heartbreaker wrote:For what it's worth, I regret choosing YLS over the Hamilton at Columbia all the time. I acknowledge that I have done well in large part due to professor connections and other opportunities at YLS (I have two clerkships in very competitive courts). But I was very unhappy at YLS and I resent the albatross of debt.
Having been out of school for a few years, I now think that a lot of the YLS advantage is self-perpetuating. People at YLS are extremely ambitious, talented and successful. They would still be ambitious, talented and successful somewhere else. The Hamilton scholars I know have all done very well and are clerking on the same courts I am and practicing in the same fields that I am interested in. I have no way of knowing if I would have done as well professionally at Columbia as I did at Yale, but I am fairly certain that I would have been much happier.
If you have these choices, you will do well wherever you go. Try to make a decision based on more than theoretical advantages for unicorn job opportunities. Learn more about the culture of the schools, the curriculum, what it is really like to be a student there. YLS is a great law school, but it is not right for everyone.
To offer a contrasting opinion: I have mixed feelings about YLS, and there are a lot of things that I absolutely despise about the professorate and administration, but ultimately I'm happy that I made the decision to attend school there over a full scholarship at Columbia. This is because I learned, after enrolling in law school, that I'm not very good at issue-spotter exams. I don't write quickly enough to be at the top of the class and I tend to analyze issues for depth instead of breadth (or so I tell myself). I killed the LSAT and I did fine in undergrad across a breadth of subjects, so my mediocrity at this skill isn't something I would have predicted before law school. Speaking with fellow YLS students, this is more common than one might think.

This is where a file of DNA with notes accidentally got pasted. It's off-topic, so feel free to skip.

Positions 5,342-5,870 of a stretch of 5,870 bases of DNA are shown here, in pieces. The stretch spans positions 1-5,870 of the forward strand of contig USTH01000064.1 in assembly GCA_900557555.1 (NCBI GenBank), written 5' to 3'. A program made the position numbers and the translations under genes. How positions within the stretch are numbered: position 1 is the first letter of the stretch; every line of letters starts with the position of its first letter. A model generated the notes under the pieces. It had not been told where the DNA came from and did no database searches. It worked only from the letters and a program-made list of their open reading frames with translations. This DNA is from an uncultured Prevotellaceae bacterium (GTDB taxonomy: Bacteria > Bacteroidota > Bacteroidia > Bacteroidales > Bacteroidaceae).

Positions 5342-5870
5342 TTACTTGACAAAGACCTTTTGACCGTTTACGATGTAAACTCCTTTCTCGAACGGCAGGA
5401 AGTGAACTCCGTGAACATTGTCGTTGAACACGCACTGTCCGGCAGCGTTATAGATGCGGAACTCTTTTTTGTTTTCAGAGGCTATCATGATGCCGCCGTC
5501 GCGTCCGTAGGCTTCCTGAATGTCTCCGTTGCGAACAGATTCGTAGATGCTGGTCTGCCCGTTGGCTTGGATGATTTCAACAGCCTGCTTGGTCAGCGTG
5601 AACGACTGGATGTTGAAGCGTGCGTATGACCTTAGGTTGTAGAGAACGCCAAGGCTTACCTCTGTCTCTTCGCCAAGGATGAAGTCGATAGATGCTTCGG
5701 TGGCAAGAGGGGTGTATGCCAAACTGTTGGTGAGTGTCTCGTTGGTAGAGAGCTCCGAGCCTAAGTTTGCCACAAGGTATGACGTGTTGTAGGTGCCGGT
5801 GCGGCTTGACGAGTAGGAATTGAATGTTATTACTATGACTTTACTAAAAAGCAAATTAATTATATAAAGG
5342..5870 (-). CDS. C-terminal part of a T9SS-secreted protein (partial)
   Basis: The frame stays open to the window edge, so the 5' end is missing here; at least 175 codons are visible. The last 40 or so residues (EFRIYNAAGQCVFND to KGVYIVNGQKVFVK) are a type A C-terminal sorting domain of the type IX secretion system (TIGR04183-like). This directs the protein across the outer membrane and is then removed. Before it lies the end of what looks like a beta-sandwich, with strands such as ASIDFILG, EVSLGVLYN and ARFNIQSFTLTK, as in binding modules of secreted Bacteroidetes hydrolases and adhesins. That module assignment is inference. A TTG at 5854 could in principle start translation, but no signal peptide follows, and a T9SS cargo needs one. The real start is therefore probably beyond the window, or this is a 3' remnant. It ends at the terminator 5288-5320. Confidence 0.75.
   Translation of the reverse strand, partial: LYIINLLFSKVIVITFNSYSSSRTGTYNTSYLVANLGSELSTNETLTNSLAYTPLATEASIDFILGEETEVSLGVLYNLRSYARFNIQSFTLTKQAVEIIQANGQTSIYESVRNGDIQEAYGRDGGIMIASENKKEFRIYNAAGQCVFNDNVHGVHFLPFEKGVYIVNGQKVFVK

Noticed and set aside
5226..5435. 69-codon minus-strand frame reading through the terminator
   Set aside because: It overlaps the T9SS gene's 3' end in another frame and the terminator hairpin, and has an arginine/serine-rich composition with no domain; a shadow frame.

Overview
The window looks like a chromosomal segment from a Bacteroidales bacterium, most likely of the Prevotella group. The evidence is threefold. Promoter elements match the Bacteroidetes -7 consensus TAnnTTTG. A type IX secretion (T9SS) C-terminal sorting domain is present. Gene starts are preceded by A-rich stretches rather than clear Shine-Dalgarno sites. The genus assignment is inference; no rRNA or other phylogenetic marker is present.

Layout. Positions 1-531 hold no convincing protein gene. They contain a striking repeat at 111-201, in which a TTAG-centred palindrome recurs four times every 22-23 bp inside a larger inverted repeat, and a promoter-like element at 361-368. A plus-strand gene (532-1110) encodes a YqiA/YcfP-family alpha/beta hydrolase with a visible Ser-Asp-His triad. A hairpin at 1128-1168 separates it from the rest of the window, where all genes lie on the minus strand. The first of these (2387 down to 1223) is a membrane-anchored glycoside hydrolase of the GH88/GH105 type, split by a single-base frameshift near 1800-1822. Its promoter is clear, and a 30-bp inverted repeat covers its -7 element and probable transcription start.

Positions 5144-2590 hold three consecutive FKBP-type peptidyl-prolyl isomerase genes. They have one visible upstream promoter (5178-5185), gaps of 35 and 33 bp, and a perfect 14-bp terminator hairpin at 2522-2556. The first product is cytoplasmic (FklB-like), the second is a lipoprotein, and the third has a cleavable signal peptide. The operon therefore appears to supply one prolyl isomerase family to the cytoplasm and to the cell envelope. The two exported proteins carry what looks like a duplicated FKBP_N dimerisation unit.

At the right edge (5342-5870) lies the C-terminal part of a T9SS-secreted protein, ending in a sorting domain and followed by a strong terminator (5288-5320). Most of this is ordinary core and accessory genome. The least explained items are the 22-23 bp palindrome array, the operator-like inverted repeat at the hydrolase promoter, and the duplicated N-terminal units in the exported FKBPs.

Despite being easily in the bottom quarter of YLS students at taking exams, I managed to score a job at an elite firm that I'm very happy with (think W+C, Munger, Wachtell, Susman) and a very good COA clerkship. Sure, I would probably have invested more time and energy into exam studying and strategy at another school, but I seriously doubt that I would have the same opportunities if I had taken the scholarship money.
This is something to seriously consider when you're choosing between the schools. Law school exams are different, and you just might not be that great at them.